Talent Agent Maureen Toth on the Entertainment Industry

Maureen Toth is the owner and principal agent of Eastern Talent Agency, an agency based in Los Angeles and New York for designers, directors, and editors. The Harvard Crimson sat down and talked with her about how she got involved in the industry, what she looks for in a client, and her advice for anyone interested in getting into the entertainment business.

The Harvard Crimson: How did you get involved in the talent agent business?

Maureen Toth: Well, I worked in sales in Northern California before I came to the LA area, and I knew I wanted to get into the entertainment industry. I didn’t know exactly what I was looking to do, but a friend of mine knew a woman who owned a small agency. …He introduced me and she said, “I think you’d make a really great agent.” To make a longer story shorter, I went down to her business, watched her work, saw what they do in an agency and I thought it was very interesting. I had a background in sales, which helped, and a degree in psychology.

THC: How do you know where a client is going to fit best?

MT: You have to be really familiar with their body of work and with what their goals are. People don’t come to me and say, “I want an exact repeat of what I’ve already done.” They normally have an idea of what they want to do next and it’s my job to try to channel them in that direction. …It’s important to know who would look at their work and want them on their project. If they aren’t generating interest, it’s important for me to be able to point out what in my client’s work could be improved to generate more interest.


THC: Are there certain aspects you look for in a client?

MT: Eastern Talent Agency represents for those in film and television—except for reality TV—who are production designers, editors, hair and makeup, costume designers, and directors of photography. The first thing we look for is that they fall in the categories of what we represent. Then we look to see if they are a good fit for the types of projects we most often see. We also want to see that they have good quality material and also enough material to make producers interested in hiring them.

If someone comes in fresh out of school with no credits to their name, I would tell them to get out there and try to land a few jobs. There is a point where people are just not experienced enough. It doesn’t make sense for them fiscally, either, because as soon as you hire an agent you’re giving away part of your income. It also feels bad to have someone paying you, while you know that you can’t give them what they need. There is a right time to get an agent. …Once the agency sees that they have enough experience and that they fall in a category we represent, we sit down with them and see how relatable they are. Relatability is so important. …You can’t always know what’s going to be the “right” personality, but we can always say, “Well, this is a person that I would enjoy working with, so I’m going to extrapolate and assume that others will feel the same way.” We want to enhance the whole of the agency by taking on good people. It’s a combination of their art, where they are in their career, and their personality.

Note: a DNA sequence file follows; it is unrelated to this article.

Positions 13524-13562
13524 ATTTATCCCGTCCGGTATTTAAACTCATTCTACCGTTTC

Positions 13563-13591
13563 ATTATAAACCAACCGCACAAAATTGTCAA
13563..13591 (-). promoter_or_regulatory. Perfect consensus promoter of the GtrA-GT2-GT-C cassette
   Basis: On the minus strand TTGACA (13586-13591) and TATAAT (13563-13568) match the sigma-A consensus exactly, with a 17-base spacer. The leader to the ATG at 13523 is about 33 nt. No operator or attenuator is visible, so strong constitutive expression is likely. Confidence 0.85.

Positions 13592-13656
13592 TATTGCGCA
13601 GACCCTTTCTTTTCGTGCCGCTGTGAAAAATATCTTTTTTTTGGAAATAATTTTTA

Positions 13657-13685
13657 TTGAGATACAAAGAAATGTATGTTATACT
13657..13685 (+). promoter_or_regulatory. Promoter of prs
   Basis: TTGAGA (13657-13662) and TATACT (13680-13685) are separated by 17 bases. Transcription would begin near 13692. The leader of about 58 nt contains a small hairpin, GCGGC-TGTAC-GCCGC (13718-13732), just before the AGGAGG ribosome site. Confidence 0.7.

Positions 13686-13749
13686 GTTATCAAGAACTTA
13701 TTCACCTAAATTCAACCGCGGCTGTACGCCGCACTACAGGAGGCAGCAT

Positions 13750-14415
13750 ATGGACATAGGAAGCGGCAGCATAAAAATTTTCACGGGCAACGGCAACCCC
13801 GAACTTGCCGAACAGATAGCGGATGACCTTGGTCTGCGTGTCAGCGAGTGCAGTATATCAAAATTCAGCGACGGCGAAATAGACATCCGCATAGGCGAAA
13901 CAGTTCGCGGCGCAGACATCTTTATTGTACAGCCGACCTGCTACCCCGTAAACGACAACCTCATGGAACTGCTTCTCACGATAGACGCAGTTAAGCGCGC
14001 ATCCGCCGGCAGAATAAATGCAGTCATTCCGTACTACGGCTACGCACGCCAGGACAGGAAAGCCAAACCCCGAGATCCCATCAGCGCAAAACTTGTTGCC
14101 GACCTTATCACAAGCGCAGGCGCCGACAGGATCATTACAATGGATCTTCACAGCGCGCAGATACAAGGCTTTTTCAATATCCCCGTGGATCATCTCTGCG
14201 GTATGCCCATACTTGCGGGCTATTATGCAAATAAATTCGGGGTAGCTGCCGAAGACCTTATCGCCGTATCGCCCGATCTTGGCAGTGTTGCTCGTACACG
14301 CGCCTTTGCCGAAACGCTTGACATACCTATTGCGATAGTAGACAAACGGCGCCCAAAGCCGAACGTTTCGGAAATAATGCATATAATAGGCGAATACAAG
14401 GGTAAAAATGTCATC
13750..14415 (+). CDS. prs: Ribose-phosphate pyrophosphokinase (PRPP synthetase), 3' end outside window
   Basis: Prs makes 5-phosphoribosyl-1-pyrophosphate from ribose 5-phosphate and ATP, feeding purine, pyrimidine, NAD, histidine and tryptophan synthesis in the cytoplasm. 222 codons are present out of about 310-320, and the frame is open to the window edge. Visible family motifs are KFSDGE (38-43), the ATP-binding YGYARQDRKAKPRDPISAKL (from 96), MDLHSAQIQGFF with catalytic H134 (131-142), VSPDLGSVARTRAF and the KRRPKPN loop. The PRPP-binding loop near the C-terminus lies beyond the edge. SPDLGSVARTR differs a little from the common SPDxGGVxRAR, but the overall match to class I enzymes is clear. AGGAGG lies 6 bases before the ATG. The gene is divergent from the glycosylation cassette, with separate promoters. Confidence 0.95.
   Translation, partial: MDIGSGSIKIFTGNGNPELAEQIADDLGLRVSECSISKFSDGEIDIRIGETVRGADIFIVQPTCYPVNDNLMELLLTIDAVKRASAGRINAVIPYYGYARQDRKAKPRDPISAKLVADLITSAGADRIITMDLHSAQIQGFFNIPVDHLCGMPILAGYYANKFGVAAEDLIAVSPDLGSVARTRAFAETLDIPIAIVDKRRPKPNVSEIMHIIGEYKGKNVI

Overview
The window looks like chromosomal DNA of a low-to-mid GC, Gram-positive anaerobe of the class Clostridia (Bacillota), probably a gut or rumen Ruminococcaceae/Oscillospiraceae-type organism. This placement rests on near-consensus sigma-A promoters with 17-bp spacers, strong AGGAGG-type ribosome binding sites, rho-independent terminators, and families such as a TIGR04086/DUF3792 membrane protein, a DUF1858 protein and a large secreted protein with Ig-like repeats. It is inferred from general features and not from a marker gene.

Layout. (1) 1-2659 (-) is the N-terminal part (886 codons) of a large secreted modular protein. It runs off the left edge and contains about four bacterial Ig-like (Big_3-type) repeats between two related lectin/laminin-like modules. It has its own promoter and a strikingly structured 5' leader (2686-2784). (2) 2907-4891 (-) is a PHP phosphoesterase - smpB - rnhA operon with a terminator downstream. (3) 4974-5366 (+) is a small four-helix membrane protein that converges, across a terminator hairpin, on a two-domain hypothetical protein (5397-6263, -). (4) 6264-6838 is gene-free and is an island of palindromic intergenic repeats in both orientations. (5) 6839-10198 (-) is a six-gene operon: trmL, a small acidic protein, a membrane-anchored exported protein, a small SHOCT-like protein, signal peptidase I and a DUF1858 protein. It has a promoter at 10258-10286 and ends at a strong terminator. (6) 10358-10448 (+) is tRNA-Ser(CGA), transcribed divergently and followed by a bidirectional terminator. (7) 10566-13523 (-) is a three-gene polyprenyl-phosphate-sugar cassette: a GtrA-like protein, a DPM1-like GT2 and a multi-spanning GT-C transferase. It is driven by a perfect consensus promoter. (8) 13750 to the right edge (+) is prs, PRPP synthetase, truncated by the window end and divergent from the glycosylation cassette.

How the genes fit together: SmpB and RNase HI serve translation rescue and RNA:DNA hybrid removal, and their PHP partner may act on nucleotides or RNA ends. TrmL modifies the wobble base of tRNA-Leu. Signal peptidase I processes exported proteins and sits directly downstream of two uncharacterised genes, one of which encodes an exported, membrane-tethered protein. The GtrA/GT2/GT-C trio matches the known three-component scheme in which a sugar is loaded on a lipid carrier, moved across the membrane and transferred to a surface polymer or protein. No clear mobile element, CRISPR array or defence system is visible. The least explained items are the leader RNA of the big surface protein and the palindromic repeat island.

THC: Is there a specific genre that is easiest to work with or is it on an artist to artist basis?

MT: It’s a little bit of both. Every client is different, so it depends on what they’re seeking. Sometimes someone has been doing a lot of TV and decides they want to do film. Sometimes someone wants to keep doing TV but realizes that they don’t like a certain genre. There are a lot of individual style things that make clients lean towards certain projects.

That being said, I will say that people will roughly agree on what is considered “good content.” There’s good content in both film and TV right now, but there is really a ton in TV. That is because a lot of the cable establishments have upped their game recently in terms of the stories they’re willing to tell, the power they’re willing to give the storytellers, and how they’re marketing them … Netflix, for instance, is turning out some really great content. If a Netflix show that seems interesting calls, my interest is going to be piqued. A lot of people see where the good content is and they want to move towards that.

THC: It makes sense that Netflix is so popular with your clients. Recently they seem to had a lot of serious things coming out that are very artistically well done.

MT: Well, Netflix is only one example. I think it started with HBO and Showtime turning out really great content on their stations. …Very soon after that we started to see Netflix and AMC and Amazon saying, “I want to do what they’re doing.” I think a lot of good content comes from taking chances because you’re allowing someone creative to control the process a little more. The boom of the cable streaming industry has fed the creative growth of narrative television.

THC: What is your favorite part of your job?

MT: I think it’s interfacing with clients. My very favorite part is calling up a client and telling them that you landed them a really great interview.